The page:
Drinkable sunscreen: Does it actually work?

The concept is oddly alluring: Just drink some water and then hit the pool armed with all of the sun protection of an SPF 30 sunblock—but without the greasy skin, weird I-missed-a-spot tan lines, and desperate search for someone to get your back for you.

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That's the promise of Osmosis Skincare's new UV Neutralizer Harmonized Water (pictured below), purported to block 97 percent of UVA and UBV rays. You down a couple of milliliters of the water (it comes with a dropper) before heading out in the sun and then replenish every few hours (depending on your skin type, activities, and weight). You can't fight its simplicity, but seriously?

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According to Osmosis Skincare, Harmonized Water UV Neutralizer is simply "water that contains standing waves (scalar waves) that have a cancellation effect on UV radiation." A quick Google search of scalar waves shows that they are the stuff of alternative medicine and conspiracy theorists. Eh…

Developed by Ben Johnson, M.D., an aesthetic doctor (that's a subset of plastic-surgery medicine), the sun-blocker allegedly wards off UV rays, preventing them from entering the skin.

Even stranger is the brand's UV Neutralizer Tan Enhancing formula that's supposed to protect you from UV rays while helping you tan better. But since any tan is the result of your skin churning out melanin—which it only does in response to damage—a water that simultaneously blocks and boosts your skin's damage doesn't really make sense. It's also important to mention that this water hasn't been tested or approved by the Food and Drug Administration.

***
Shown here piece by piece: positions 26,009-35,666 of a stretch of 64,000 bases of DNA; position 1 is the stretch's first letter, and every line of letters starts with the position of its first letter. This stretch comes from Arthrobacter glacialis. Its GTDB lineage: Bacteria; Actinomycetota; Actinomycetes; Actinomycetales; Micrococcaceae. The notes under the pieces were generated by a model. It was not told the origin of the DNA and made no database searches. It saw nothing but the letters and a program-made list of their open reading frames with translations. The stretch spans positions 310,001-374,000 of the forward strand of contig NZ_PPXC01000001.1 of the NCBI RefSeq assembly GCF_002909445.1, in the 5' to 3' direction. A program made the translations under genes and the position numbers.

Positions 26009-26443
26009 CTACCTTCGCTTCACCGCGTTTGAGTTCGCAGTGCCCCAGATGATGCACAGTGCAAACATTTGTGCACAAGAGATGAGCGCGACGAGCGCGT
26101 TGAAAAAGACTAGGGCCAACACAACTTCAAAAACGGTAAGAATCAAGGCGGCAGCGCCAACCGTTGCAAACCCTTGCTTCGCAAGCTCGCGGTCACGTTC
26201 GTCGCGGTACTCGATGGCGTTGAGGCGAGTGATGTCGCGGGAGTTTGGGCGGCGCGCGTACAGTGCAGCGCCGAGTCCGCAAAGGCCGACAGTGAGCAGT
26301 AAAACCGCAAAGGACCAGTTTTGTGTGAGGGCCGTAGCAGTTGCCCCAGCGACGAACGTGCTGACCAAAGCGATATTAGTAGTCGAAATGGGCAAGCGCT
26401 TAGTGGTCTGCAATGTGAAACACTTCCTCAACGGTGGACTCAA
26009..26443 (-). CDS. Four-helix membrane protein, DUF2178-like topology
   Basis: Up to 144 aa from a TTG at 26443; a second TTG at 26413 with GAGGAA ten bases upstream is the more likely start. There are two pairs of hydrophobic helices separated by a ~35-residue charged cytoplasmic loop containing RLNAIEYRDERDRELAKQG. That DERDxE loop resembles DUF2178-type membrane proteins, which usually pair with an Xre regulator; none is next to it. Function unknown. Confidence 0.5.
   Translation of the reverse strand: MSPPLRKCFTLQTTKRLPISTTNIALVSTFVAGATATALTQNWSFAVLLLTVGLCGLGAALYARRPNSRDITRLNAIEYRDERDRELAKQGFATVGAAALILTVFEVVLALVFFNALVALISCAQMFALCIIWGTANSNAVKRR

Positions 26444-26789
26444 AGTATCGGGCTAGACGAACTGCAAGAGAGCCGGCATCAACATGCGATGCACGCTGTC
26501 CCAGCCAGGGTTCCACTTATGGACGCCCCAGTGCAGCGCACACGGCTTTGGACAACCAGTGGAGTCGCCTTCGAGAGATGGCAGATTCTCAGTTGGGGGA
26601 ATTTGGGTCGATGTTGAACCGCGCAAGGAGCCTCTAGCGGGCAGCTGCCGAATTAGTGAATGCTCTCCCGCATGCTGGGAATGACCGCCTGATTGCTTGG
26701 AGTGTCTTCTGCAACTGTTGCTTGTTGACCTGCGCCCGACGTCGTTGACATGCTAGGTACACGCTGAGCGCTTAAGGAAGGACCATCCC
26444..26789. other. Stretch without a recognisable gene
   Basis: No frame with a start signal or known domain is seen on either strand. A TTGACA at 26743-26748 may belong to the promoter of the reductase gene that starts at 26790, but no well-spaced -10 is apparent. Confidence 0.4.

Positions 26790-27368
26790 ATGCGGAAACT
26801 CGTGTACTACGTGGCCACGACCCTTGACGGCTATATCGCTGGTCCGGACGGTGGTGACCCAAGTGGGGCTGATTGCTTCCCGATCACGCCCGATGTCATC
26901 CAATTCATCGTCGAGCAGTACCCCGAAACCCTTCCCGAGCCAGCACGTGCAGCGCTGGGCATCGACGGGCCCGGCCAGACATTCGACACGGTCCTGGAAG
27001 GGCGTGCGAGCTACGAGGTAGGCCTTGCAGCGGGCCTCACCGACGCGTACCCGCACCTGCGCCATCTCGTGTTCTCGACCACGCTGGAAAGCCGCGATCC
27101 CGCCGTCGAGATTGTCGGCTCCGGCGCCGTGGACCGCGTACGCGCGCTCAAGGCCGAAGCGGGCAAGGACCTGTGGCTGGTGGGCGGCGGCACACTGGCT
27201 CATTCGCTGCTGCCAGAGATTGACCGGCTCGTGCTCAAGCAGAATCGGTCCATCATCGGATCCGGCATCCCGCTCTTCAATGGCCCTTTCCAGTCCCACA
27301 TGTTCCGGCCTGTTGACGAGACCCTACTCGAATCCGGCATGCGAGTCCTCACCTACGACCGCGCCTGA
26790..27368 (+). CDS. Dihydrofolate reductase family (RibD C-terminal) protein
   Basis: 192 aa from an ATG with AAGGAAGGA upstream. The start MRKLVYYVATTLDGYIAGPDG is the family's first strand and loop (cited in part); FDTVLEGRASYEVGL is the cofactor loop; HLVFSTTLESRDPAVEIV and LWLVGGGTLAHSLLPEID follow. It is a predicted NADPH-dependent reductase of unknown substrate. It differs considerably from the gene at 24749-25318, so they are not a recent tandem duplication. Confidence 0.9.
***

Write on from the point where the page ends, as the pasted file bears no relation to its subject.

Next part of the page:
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But, in the end, it's all about results, right? So I tried the water on one particularly sunny weekend spent by the pool. First the good news: It didn't taste bad. It was literally just water. Phew. But that's all I really have in terms of pros, since my near-transparent skin still burned after a couple of hours spent in the sun. (Well, all of my skin except those parts covered in true sunblock. I wasn't about to take any chances with my face.)

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So, basically it wasn't the miracle for my skin that I was hoping for (further tests are required), but it wasn't as bad as I had feared when I heard the words drinkable sunblock, either.

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